Doing this exercise required a big step back, and I was able to connect with the type of impact I want to have on the world. Putting this into words was scary but exciting at the same time. It felt like I had something to truly hold me accountable. I had intentions to really leave the world in a better place, and this extended far further than having a 6-pack. Hell who even has time to worry about having a 6-pack when you could focus your time and energy in seriously changing the world for the better.
Ask yourself honestly “what is your mission” and you just might find that you have greater and bigger things to focus on.
3. Turning concrete objectives into feeling objectives
A big shift happened in my mindset during a coaching session with Life Coach Victoria Bauman. She asked me to turn my clear-cut “goals” into “feeling objectives” since ultimately, we are all always seeking a feeling. We say we want to: be a CEO, own our own business, complete a marathon, but in the end why do we seek those things? Because we want to feel a certain way. We want to feel successful, or accomplished, or maybe we want to feel like we’re making a loved one proud.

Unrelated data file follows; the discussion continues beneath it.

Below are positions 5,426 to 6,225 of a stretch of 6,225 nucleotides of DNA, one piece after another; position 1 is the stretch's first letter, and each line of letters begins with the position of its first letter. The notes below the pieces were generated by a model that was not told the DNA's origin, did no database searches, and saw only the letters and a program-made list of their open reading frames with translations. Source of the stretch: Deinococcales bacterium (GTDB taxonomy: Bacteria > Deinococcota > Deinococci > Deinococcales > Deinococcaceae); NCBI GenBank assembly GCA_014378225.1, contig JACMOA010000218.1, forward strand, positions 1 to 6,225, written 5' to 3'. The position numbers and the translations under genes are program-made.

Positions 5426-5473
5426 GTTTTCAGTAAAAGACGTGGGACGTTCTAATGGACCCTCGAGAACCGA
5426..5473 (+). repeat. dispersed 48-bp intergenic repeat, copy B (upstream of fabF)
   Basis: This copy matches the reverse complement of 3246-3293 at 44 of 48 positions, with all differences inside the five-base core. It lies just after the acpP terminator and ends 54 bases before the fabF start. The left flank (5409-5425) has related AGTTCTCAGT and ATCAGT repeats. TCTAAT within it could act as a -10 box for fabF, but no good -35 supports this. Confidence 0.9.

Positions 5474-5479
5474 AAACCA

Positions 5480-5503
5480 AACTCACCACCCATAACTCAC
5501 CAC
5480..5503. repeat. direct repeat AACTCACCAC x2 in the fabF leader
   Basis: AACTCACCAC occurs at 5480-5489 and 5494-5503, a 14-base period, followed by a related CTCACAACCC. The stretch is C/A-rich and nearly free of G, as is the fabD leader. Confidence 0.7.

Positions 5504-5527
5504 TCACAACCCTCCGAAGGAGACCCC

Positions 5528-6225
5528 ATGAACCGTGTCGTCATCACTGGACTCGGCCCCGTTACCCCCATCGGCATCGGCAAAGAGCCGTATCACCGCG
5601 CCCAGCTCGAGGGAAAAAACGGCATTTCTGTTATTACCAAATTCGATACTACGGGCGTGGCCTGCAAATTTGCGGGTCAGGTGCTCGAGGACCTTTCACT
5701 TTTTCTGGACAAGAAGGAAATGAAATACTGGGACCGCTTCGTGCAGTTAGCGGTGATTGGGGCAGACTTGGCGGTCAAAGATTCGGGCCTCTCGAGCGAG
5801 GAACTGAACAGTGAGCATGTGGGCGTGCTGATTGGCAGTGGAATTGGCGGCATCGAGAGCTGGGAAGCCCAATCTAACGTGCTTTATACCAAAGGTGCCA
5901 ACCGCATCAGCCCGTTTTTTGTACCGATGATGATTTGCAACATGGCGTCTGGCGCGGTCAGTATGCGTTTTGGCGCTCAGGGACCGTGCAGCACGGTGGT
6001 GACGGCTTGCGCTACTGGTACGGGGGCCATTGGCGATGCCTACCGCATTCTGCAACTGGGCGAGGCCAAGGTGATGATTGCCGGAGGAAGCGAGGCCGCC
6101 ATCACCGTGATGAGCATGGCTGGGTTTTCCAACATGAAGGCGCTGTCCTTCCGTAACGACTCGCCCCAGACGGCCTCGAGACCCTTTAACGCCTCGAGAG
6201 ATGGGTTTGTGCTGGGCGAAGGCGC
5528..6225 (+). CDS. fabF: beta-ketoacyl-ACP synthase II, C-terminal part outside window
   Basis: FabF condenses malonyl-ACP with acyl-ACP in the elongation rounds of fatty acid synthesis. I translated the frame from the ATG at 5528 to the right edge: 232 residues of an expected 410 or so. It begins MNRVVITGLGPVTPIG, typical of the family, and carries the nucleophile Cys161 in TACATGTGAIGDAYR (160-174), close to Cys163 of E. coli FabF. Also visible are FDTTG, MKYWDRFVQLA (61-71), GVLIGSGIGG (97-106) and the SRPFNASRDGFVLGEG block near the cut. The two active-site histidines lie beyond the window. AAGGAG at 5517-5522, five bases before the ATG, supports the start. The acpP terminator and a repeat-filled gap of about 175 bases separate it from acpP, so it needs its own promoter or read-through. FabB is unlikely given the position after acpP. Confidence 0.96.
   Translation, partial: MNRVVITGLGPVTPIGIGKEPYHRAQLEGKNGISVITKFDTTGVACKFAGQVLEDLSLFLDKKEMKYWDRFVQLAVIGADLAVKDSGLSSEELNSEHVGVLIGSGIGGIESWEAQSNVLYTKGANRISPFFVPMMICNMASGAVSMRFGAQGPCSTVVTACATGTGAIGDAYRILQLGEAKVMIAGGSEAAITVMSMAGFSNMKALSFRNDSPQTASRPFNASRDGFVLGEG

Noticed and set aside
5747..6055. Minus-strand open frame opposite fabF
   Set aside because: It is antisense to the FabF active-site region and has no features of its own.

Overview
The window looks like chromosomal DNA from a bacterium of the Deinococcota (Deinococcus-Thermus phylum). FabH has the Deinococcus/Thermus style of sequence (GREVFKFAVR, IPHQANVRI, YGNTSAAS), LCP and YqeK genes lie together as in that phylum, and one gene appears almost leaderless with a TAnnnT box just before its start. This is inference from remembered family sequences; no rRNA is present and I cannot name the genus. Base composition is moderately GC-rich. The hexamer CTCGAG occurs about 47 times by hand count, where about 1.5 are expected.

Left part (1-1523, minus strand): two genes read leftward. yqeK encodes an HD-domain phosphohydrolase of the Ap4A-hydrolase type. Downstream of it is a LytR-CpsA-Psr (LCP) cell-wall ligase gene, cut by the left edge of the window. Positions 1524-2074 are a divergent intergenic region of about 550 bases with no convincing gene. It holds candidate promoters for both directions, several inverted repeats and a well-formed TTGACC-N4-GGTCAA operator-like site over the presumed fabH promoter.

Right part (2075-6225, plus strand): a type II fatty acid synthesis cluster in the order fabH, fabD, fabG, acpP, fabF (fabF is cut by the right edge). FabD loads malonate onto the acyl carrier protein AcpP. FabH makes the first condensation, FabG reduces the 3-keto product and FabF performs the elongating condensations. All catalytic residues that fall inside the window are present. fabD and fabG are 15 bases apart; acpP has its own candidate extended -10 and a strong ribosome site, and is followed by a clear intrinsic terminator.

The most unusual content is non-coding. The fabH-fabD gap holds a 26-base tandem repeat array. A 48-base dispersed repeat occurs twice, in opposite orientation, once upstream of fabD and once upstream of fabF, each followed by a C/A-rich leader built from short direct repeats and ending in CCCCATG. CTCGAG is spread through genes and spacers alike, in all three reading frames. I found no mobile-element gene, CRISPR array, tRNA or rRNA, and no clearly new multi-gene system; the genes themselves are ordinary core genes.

The true question isn’t “why don’t I look like XYZ?” it’s “why do I want to look like XYZ?”
It’s when you uncover what you’re truly seeking that everything becomes easier. Not only can you begin to find other ways to reach that “feeling objective”, but you might even find out that the aesthetic you’re trying to reach won’t guarantee reaching that feeling at all. This is why you’ll see someone set a goal to let’s say loose 5kg, and once they reach that goal they’re still not satisfied, because they still don’t feel sexy / confident / proud of themselves or whatever their objective is.
4. Who inspires me?
As much as we criticise social media for what it can do to our mental health, I also think it can be a great source of positivity and inspiration. The more I diversified the types of accounts I would follow, away from solely GymShark models and their “belfies”, I discovered so many incredible people that I actually admired. I realised that I never really admired those fitness models, I envied them, and that’s not the same thing. Admiration suggests the presence of respect and inspiration, where as with envy is defined as “resentful longing for some one’s possessions or qualities”. You tell me which one sounds healthier.
I then found people who I really admired, and what was striking was that the people who inspired me the most, were not fitness models. Most of them were business owners, entrepreneurs, authors, motivational speakers or activists. These people did not necessarily have 6-packs, but they inspired me non-the-less. I then realised, maybe I don’t need to have a perfect physique to inspire others.